The IMF was created right after World War II to manage an international payments
system based on fixed exchange rates. In its early years the Fund’s remedy to balance-
-of-payments crises consisted in reducing domestic aggregate demand. As a result, its policies
were seen as recessive. With the collapse of the fixed exchange rates system in the early 70s,
the Fund lost its clients in the developed world and turned to developing countries. In the
Fund’s approach, developing countries suffered crises not because of temporary maladjustments
between aggregate supply and demand but because of structural problems. Accordingly,
the Fund began to impose structural reforms as conditionalities for its loans, curbing
the autonomy of developing countries to adopt the policies they would see as favorable to
JEL Classification: F34; F62.
At the international level, liberalization requires further mobility of technology
and labour than is currently available across countries. Apart from the international movements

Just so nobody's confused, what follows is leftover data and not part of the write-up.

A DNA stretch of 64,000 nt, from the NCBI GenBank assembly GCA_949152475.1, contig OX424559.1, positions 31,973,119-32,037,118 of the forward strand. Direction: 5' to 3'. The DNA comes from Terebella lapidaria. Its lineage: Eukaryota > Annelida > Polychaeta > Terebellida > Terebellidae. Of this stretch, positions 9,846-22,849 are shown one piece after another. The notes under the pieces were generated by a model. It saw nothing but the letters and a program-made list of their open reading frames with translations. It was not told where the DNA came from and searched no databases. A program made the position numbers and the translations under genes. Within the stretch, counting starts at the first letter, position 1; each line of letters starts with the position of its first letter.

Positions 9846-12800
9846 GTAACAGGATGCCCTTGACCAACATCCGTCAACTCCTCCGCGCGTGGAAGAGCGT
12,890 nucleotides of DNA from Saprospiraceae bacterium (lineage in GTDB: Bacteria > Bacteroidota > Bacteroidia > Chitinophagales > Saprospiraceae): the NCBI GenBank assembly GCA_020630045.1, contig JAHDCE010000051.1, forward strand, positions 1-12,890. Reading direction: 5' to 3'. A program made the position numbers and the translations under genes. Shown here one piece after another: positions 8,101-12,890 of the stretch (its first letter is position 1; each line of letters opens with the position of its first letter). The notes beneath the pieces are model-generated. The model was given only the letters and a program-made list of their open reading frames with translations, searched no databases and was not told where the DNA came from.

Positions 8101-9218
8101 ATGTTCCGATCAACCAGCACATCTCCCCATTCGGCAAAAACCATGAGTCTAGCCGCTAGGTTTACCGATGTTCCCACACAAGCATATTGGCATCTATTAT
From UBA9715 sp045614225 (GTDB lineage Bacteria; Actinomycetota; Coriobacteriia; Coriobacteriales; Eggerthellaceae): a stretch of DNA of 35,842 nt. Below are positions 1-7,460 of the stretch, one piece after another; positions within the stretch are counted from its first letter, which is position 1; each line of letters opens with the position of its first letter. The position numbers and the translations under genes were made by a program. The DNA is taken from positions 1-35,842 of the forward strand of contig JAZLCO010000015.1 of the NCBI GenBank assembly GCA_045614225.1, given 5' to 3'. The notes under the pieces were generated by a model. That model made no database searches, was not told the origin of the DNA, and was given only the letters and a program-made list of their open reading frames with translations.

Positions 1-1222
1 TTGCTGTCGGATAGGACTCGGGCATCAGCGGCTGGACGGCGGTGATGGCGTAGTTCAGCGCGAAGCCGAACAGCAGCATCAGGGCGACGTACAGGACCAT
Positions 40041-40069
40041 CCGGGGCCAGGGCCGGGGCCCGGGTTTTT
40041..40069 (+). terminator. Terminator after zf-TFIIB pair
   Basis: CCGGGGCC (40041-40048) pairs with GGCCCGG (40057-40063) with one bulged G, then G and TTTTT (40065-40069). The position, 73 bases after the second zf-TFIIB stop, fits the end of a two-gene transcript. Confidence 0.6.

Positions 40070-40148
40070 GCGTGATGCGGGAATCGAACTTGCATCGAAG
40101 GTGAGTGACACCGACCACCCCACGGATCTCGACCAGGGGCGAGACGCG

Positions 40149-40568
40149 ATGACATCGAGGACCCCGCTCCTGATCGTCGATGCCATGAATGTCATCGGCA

of factors of production, this paper argues that the culture of liberalization needs to
be complemented by a competition culture able to tackle both the firm and the consumer
view. We start with definitions of Foreign Direct Investment (FDI) and contestability. Constraints
on FDI and competition policy are then examined. We stress that, to optimize the
benefits of FDI, critical variables should be taken into account. Finally, we conclude by stating
that there is no either/or between markets and State intervention.
JEL Classification: F21; F68.
A conceptual framework to analyze monetary policy might be the relationship
“policy goal-operating target-monetary instrument.” Although the discretion of the monetary
authorities is severely restricted, this analysis is also applicable to Argentina since 1991. Its
monetary regime is governed by the Convertibility Law, which requires the Central Bank to